In the preferred embodiment, the reverse gear lockout mechanism includes a spring loaded stop or lockout pin which projects laterally from a standard stop disk, found on most gear shifts of rear engine drive vehicles, such as Volkswagons.
Further objects, aspects and advantages of the invention will become apparent from the following description taken into connection with the accompanying drawings, wherein:
BRIEF DESCRIPTION OF THE DRAWINGS FIG. 1 is a side elevational environmental illustration, showing a rear drive vehicle in phantom lines and the location of the gear shift mechanism;
FIG. 2 is a side elevational view of the gear shift mechanism;
FIG. 3 is a side elevational, sectional view, showing the reverse gear lockout pin in an upper position released from the confines of neutral or forward;
FIG. 4 is a detailed sectional view of the gear shift showing the shift in reverse position;
FIG. 5 is a rear elevational view, taken on line 5-5 of FIG. 2;
FIG. 6 is a cross-sectional view taken on line 6-6 of FIG. 5;
FIG. 7 is a cross-sectional view taken on line 7-7 of FIG. 5;
FIG. 8 is a rear elevational view showing the lockout or stop-pin in a released position such as illustrated in FIG. 3',
FIG. 9 is a rear elevational view of the gear shift in a reverse position and the lockout or stop-pin engaging a cam bar;
FIG. 10 is a prospective view of the cam drive plate of the gear shift mechanism;
FIG. 11 is an elevational view of the tee-bar handle of the gear shift showing the pushbutton control means in phantom;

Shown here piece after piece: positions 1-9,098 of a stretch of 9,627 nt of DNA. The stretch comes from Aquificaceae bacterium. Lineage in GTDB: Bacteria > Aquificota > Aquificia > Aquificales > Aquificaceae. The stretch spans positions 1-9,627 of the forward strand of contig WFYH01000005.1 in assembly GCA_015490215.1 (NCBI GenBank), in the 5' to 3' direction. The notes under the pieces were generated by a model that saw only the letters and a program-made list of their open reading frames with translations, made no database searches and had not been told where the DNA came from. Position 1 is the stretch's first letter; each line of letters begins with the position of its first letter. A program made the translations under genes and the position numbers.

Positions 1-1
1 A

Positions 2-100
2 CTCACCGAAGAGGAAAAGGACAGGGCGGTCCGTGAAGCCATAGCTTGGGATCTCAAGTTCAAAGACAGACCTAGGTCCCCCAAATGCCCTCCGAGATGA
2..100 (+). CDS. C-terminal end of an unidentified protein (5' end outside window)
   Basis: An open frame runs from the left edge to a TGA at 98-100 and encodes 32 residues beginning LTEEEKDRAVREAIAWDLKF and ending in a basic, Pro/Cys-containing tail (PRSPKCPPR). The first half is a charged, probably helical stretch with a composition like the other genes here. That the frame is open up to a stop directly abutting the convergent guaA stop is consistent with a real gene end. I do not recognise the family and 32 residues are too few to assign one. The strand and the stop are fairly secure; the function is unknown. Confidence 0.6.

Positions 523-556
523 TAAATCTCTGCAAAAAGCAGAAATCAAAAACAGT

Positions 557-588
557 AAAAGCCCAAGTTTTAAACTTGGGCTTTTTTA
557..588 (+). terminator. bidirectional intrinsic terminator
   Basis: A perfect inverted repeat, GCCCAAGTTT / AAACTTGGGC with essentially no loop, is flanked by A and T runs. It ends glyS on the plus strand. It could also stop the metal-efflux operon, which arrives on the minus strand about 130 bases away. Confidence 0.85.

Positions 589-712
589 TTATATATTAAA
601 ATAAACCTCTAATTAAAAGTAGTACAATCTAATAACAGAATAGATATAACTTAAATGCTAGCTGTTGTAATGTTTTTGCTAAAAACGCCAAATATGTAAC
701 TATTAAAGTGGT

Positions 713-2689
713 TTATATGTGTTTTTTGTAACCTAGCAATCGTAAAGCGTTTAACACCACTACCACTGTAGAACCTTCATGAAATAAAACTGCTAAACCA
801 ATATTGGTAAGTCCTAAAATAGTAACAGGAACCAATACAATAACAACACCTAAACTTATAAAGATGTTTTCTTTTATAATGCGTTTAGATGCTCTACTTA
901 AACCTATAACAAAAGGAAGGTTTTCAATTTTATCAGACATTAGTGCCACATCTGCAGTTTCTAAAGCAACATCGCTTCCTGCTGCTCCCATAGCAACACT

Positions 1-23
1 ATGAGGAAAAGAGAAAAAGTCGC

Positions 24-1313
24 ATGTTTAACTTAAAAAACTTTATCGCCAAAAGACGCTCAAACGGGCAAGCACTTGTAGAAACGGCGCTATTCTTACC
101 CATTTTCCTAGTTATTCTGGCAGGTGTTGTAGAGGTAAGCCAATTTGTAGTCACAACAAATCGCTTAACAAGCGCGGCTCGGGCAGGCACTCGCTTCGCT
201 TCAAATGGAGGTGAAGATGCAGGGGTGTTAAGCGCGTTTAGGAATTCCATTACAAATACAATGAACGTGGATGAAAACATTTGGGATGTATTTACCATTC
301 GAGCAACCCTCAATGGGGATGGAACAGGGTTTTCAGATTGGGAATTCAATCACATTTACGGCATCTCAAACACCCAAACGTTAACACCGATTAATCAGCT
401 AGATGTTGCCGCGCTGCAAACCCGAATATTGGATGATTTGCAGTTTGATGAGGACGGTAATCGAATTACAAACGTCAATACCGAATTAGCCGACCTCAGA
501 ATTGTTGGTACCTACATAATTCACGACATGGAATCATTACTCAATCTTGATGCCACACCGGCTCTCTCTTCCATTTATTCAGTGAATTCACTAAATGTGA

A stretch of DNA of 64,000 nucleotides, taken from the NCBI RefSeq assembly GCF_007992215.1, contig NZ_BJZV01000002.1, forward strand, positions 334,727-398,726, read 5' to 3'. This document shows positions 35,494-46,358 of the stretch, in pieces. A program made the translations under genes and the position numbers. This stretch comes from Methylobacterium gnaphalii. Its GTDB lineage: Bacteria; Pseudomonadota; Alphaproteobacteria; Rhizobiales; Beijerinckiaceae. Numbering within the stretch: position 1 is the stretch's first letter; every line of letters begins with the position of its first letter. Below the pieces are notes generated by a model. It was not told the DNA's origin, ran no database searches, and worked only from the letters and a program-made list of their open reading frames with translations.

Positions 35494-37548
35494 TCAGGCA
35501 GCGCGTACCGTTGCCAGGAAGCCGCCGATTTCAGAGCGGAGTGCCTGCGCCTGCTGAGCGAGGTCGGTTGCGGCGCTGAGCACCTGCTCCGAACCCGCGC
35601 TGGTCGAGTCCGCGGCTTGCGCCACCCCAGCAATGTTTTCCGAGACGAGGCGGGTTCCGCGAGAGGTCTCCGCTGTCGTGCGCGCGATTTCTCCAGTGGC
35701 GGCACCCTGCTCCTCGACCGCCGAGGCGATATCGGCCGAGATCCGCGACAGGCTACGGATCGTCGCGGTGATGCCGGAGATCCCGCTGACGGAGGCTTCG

FIG. 12 is a cross-sectional view, taken on line 12-12 of FIG. 11;
FIG. 13 is a detailed sectional view. of the tee-bar handle and pushbutton control means, taken on line 13-13 of FIG. 11; and
FIG. 14 is a cross-sectional view, showing the interior of the tee-bar handle of the gear shift with the pushbutton control means depressed.
DESCRIPTION OF THE PREFERRED EMBODIMENT There is shown in FIG. 1 in phantom lines, for illustrative purposes a rear drive vehicle, generally designated 20, having an engine 22 mounted in the rear of the vehicle and a drive transmission designated 24 associated therewith. In order to activate the transmission 24,.there is provided an elongated drive shift shaft 26, which extends forwardly from the transmission 24 within a generally U-shaped channel frame member 28, which in turn is mounted upon the vehicle floor 30.
The drive shaft 26 includes a socket 32 which is adapted to receive a ball 34, such as shown in dotted lines in FIGS. 2 and 3, the whole assembly forming what is known as a ball and socket assembly.